Very soon the protests in Syria started, at first peaceful demonstrations calling for political reform but in the face of violent suppression things began to get progressively more violent. And then it was a war. Bloody, relentless and awful.

Inevitable fractures in society split those for and those against the government, daily life would have to go on but now with angst, fear and distrust. Every day I would walk around my neighborhood to try and get as much information as possible and then try to decipher rumor from fact.

The fighting had not yet reached Damascus but was raging in the city of Homs a 150kms away. One morning the conversations all revolved around an incident the previous evening, just a few streets away an argument between two family members outside their house, a neighbor tried to calm them down but one of the men produced a gun and shot the innocent neighbor dead, in front of lots of witnesses there was no disputing the facts, the murderer was Abu Ali, he would later accuse the neighbor of supporting terrorists in Homs before loading weapons into his car and driving off.

Then slowly began a series of firsts, the first gun shots, the first mortar bomb, the first helicopter, the first Mig and the first heavy artillery fire, it was a fast learning curve in the reality of war.

Somehow it wasn’t a difficult decision to stay; I just instinctively felt I should, at least for as long as I could. Working as a photographer was impossible, I had been denied permission to work with NGOs and working covertly in Damascus would be suicidal but by then photography was no longer important to me, I began to feel that images showing dramatic Kalashnikov wielding freedom fighters was futile and told little of the story unfolding and how it was affecting my friends and neighbors.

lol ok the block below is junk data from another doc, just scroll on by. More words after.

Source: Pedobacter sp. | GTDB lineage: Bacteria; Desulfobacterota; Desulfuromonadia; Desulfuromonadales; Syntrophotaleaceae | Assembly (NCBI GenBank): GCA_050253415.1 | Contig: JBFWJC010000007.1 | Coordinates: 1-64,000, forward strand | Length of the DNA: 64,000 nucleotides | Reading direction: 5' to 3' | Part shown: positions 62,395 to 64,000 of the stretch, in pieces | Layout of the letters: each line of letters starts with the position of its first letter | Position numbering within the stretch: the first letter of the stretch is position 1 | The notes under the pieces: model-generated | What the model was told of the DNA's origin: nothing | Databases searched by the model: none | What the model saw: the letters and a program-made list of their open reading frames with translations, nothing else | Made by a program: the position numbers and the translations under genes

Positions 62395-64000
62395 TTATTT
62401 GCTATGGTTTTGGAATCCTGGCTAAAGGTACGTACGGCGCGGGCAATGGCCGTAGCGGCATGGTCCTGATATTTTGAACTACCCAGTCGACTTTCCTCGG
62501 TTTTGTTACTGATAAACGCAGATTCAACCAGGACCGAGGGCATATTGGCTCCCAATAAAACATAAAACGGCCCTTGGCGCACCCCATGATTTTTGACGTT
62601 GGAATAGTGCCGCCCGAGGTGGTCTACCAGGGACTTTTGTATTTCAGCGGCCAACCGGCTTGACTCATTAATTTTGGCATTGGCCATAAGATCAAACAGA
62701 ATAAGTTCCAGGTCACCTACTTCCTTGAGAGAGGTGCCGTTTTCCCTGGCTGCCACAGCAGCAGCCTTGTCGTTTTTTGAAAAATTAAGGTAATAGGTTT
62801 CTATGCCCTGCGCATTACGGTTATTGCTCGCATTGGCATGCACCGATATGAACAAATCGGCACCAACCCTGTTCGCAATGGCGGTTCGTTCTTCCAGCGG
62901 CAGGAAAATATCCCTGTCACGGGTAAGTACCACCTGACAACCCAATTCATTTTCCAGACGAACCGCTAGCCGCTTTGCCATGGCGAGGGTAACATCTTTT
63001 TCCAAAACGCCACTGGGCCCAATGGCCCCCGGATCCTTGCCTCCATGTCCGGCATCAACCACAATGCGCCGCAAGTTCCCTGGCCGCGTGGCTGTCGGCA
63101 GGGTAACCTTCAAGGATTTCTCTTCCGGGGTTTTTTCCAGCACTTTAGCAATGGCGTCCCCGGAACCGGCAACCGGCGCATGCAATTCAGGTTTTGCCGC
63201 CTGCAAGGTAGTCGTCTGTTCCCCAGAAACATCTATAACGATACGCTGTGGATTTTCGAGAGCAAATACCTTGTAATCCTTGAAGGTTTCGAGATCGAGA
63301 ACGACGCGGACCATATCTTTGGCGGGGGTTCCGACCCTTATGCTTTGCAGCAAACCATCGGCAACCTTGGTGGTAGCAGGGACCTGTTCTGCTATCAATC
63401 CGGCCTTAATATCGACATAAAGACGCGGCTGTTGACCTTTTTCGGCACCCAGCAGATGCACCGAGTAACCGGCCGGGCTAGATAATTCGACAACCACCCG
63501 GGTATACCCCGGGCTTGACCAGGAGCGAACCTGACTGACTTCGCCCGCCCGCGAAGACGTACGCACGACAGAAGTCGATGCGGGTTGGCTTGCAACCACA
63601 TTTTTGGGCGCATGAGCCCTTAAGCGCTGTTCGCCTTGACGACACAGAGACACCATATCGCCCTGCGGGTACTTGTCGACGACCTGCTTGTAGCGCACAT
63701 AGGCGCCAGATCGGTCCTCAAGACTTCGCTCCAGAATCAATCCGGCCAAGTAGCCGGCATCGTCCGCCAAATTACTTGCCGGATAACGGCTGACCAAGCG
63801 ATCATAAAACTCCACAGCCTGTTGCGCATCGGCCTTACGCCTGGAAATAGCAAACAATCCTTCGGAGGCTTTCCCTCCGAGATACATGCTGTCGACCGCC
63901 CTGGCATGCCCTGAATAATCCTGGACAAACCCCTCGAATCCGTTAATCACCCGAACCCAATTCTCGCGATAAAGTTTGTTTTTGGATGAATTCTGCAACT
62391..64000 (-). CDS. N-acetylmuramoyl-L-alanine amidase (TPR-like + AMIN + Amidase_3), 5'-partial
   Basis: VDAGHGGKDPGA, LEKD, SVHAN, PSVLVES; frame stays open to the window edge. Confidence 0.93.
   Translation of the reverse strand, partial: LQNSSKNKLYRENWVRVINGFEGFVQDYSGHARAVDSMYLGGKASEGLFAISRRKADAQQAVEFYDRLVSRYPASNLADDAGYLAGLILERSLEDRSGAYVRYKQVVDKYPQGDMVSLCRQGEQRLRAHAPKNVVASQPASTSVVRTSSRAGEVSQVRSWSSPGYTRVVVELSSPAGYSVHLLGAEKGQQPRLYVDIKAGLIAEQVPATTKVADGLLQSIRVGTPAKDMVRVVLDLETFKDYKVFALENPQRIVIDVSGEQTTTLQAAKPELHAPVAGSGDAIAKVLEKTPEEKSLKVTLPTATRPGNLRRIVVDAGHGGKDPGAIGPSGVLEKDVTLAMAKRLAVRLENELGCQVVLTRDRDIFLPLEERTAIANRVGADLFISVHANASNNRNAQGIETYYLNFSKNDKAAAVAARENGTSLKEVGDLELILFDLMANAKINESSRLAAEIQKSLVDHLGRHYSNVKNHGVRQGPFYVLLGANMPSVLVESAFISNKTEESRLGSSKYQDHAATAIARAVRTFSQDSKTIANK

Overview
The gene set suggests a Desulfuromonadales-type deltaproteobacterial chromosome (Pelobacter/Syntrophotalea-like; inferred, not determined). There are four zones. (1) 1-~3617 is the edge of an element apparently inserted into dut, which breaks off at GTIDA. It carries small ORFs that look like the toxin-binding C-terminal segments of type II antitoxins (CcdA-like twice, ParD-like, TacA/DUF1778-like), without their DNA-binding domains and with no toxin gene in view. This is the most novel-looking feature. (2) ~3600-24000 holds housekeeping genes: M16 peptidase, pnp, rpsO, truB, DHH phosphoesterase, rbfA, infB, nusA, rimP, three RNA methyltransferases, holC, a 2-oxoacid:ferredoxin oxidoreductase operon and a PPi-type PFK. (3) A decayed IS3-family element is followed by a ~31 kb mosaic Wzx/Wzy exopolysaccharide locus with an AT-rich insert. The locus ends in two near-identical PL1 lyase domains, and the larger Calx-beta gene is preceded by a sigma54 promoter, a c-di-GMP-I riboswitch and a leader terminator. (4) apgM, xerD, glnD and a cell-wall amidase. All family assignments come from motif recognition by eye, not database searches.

I had the privilege of choice but my Syrian friends didn’t, long conversations were had on what was the best course of action, some were able to leave through conventional means but many had to be smuggled over the border, some disappeared into police custody and some were killed.

Dark clouds of fear and uncertainty hung in the air as the sounds of war became ever present.  As odd as it sounds, I continued with the work on the house, on a few occasions ham-fisted mortar attacks from opposition forces just east of the old city landed pretty close.

The ancient foundations of the city were shaking with car bombs and artillery barrages, eventually Abu Joudi decided it best to leave; taking his family to what was then a safer part of the country, everyone had a different opinion on which was the safest part, many families moved from city to city and Abu Joudi was eventually forced over the border and into a refugee camp in Iraq. I was often assured by my neighbors that we were in a safe part of town but nowhere was safe, you were just either lucky or not.

My situation became untenable; for several months I had been under investigation by the security services and was banned from travel, when eventually I was cleared I packed a bag and took a car to Beirut.

Despite several massive explosions and random gunfire ricocheting around the rooftop satellite dishes the house is still all in one piece and is being looked after by a family who were displaced from the suburbs, it does need a new coat of paint though.

I was never planning to put down roots in Damascus; it was just a romantic idea of trying to connect with a fascinating city and its eternal history, I am now forever connected to that city but not because of the house, because of the people and relationships that were forged over that time.

The Old city walls are still standing and so is the house, it may not have been the wisest decision I ever made but its not one I regret for one second